Covid 19 and Technology

Bare Bones Bag-Mask Ventilator

While government orders for social distancing and travel restrictions are in place to mitigate the spread of coronavirus, the development and implementation of technology to produce critical medical supplies is becoming crucial as overcrowded hospitals face shortages of ventilators and masks. In addition, technology is driving efforts to detect the presence of COVID-19 in patients and in biomarkers that could signal the presence of the disease in specific geographic regions.

But more than technology is needed. Making sure the ventilators work properly is important, and so is the presence of a strong supply chain to ensure supplies get to critical locations in a timely manner.

Because ventilators serve a critical patient need, ensuring they work properly is of utmost importance. One company playing a role is National Instruments, which makes automated testing and measurement systems to measure an array of devices. As no two ventilator models are alike, National faces the daunting challenge of testing ventilators with different shapes, features, etc. National is partnering with a number of companies in their testing efforts.

The urgency of producing ventilators has received a strong response from crowdsourced efforts and universities. Some of the current university efforts involve researchers from MIT, the University of Minnesota, and Vanderbilt University. All are based on advancing the manually bag-operated valve mask, known as a BVM or Ambu-bag.

Advanced technology, such as robots, is also being used to expedite COVID-19 testing. At the University of California at Berkeley, a pop-up diagnostic lab has been set up that uses a liquid handling robot able to process more than 1,000 patient samples daily. The lab is initially handling the UC Berkeley community but could expand its efforts to the greater East Bay area.

Artificial intelligence, not surprisingly, is also getting into the act. Two Dutch companies are providing artificial intelligence (AI) software free of charge to hospitals to help triage COVID-19 cases by highlighting affected lung tissue in chest X-ray images. The software tool, called CAD4COVID, builds on an existing tool certified by the Dutch Ministry of Health called CAD4TB that has been used in more than 40 countries with 6 million people to screen for tuberculosis, according to the joint companies involved, Thirona and Delft Imaging.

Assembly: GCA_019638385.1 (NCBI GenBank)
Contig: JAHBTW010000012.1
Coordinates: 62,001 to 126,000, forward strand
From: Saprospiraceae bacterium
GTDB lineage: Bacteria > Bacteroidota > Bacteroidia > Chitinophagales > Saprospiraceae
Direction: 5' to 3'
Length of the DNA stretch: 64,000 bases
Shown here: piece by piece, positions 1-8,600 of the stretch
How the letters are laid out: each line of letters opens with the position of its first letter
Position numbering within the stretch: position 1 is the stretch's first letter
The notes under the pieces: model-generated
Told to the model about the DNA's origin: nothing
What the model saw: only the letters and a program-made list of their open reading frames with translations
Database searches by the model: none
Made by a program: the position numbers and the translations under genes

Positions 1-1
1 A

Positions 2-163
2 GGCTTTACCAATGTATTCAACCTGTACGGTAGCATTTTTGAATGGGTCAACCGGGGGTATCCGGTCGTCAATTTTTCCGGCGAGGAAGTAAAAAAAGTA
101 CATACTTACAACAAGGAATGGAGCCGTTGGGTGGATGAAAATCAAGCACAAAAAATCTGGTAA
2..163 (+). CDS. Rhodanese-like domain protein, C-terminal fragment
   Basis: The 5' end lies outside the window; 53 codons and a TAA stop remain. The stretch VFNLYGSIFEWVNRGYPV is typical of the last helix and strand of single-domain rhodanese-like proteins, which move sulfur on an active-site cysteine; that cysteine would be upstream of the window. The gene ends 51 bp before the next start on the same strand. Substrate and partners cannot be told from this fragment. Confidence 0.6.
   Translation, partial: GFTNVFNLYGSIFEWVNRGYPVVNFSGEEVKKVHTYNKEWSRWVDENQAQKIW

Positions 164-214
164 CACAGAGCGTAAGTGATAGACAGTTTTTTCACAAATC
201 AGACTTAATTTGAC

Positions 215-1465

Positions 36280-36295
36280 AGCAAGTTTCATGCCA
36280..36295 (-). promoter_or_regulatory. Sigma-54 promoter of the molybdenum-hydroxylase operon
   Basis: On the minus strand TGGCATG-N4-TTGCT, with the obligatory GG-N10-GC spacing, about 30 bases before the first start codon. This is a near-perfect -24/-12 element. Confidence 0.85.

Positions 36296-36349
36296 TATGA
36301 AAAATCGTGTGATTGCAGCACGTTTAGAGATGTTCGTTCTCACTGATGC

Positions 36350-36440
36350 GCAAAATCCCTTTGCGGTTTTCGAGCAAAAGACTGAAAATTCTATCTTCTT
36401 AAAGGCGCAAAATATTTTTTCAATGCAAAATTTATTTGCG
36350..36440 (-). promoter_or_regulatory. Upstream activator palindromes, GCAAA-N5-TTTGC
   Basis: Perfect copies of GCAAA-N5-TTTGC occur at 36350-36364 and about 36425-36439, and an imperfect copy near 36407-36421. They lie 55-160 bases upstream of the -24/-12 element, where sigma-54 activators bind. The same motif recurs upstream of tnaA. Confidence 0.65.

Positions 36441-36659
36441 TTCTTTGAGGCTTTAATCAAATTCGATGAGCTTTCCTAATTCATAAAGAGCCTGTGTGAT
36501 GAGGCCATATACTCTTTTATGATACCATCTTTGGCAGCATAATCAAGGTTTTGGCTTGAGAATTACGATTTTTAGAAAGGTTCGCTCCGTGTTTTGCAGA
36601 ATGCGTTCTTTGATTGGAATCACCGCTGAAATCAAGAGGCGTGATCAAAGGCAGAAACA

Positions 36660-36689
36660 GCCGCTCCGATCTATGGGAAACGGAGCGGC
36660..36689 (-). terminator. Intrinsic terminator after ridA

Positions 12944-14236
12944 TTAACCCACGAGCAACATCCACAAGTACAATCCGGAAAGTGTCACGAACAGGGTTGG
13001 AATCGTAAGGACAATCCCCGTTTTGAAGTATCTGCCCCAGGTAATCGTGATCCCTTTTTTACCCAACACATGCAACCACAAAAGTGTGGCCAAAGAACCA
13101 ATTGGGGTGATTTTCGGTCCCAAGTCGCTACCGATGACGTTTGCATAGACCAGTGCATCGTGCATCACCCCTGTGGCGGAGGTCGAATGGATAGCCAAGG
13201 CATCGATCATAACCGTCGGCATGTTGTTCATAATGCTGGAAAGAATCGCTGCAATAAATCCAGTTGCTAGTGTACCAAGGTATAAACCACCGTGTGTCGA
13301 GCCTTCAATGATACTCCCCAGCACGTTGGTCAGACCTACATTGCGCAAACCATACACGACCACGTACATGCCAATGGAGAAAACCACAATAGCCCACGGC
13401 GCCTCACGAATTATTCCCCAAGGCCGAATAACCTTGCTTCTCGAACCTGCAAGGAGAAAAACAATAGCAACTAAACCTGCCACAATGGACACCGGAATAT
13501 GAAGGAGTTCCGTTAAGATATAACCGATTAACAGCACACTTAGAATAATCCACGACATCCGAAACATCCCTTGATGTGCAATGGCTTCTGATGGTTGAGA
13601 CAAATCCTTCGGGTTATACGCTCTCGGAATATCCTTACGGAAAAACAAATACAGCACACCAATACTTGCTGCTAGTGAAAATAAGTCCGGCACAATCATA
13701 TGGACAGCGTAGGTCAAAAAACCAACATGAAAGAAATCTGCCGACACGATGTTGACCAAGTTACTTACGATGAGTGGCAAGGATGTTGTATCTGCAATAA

Detecting signs of coronavirus before it can spread will be the key to controlling future outbreaks. Researchers from Cranfield University in the UK are using paper-based kits to test wastewater for the presence of biomarkers in urine and feces samples, that could determine if there are carriers for COVID-19 present.

A team at the University of Minnesota is pursuing a design, called the Coventor, based on a bag-valve-mask that uses an electric motor that turns a crank that pushes a piston up and down. Two weeks ago, a prototype proved successful in a trial run.

Vanderbilt University’s design similarly involves an Ambu-bag, retrofitted with a mechanism to apply the necessary squeezing action. The first prototype consisted of nylon webbing wrapped around an Ambu-bag attached to the crank arm of a windshield wiper motor to apply the repetitive squeezing force

In all three cases, the basic engineering challenge is to take a low-cost design and figure out an economical way to eliminate the need for an operator.

But that’s not the end of the story: A low-cost ventilator will ultimately need specific performance characteristics and features—the very blueprint of any product design—to be safely used in a clinical setting. And determining what those are will require the practical, real-world experience and medical know-how of doctors.

To that end, the three teams consist of a mix of engineers and doctors, bringing together the best technical and medical expertise to bear on the issue.  

MIT Mechanical Engineering Professor Alexander Slocum, one of the authors of the MIT paper on a low-cost mechanical ventilator, stressed that no engineering team can come up with a low-cost ventilator design without specific performance requirements (other than cost) and be effective. “Which is why we work with doctors on the problem and where we post [to the website MIT E-Vent] as we learn,” he noted in an email response.

From that learning is emerging a more detailed set of specifications, which the team is sharing with others who may be seeking to manufacture a low-cost emergency ventilator.

For example, the website states that, “Any low-cost ventilator system must take great care regarding providing clinicians with the ability to closely control and monitor tidal volume, inspiratory pressure, bpm (breaths per minute), and I/E ratio, and be able to provide additional support in the form of PEEP, PIP monitoring, filtration, and adaptation to individual patient parameters. We recognize and would like to highlight for anyone seeking to manufacture a low-cost emergency ventilator, that failing to properly consider these factors can result in serious long-term injury or death.”